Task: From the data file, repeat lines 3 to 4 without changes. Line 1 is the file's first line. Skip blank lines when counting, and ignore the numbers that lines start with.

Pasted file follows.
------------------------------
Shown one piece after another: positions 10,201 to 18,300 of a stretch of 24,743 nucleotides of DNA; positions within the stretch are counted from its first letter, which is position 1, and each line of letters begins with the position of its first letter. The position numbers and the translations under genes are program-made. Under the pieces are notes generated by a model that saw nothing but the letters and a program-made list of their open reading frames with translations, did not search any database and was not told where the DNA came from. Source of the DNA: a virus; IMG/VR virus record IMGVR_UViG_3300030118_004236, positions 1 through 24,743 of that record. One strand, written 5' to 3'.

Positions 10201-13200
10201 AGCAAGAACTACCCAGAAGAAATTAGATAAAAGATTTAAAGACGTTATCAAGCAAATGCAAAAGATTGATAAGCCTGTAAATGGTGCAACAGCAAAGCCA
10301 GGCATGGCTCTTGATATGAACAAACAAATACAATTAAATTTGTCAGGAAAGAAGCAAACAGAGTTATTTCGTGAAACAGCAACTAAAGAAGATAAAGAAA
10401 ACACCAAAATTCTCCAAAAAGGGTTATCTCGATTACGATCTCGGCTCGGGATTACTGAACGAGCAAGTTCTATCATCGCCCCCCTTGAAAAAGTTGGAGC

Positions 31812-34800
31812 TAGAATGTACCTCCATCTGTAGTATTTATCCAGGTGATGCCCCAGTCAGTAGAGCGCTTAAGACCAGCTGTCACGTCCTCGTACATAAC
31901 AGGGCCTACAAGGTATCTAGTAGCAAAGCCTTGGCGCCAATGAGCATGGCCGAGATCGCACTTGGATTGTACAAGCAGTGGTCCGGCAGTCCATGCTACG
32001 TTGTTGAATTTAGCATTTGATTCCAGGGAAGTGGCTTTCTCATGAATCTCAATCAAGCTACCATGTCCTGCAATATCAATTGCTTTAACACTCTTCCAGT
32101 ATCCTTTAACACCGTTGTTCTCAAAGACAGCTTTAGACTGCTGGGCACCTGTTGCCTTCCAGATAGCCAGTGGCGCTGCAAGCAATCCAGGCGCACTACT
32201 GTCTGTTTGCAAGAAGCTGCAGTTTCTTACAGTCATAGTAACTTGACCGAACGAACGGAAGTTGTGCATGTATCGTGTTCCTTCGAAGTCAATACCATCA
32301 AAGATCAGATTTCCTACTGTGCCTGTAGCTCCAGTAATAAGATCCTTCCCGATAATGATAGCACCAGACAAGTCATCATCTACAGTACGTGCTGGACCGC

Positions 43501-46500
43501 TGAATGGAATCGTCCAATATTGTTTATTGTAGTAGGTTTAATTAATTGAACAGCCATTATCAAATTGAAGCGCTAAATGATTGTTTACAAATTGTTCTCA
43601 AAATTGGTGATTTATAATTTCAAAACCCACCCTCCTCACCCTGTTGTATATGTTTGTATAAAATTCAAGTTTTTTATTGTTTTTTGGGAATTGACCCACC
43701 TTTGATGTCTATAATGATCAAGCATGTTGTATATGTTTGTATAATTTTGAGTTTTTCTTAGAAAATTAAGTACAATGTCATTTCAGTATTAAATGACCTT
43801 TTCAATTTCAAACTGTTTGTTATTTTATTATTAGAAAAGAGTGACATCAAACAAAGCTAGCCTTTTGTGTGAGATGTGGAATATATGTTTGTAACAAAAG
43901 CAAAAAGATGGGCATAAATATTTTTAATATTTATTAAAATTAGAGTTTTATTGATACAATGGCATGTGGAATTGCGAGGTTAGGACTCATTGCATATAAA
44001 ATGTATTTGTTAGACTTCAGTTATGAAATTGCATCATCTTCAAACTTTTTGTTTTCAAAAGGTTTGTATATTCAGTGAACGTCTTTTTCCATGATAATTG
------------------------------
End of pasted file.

10201 AGCAAGAACTACCCAGAAGAAATTAGATAAAAGATTTAAAGACGTTATCAAGCAAATGCAAAAGATTGATAAGCCTGTAAATGGTGCAACAGCAAAGCCA
10301 GGCATGGCTCTTGATATGAACAAACAAATACAATTAAATTTGTCAGGAAAGAAGCAAACAGAGTTATTTCGTGAAACAGCAACTAAAGAAGATAAAGAAA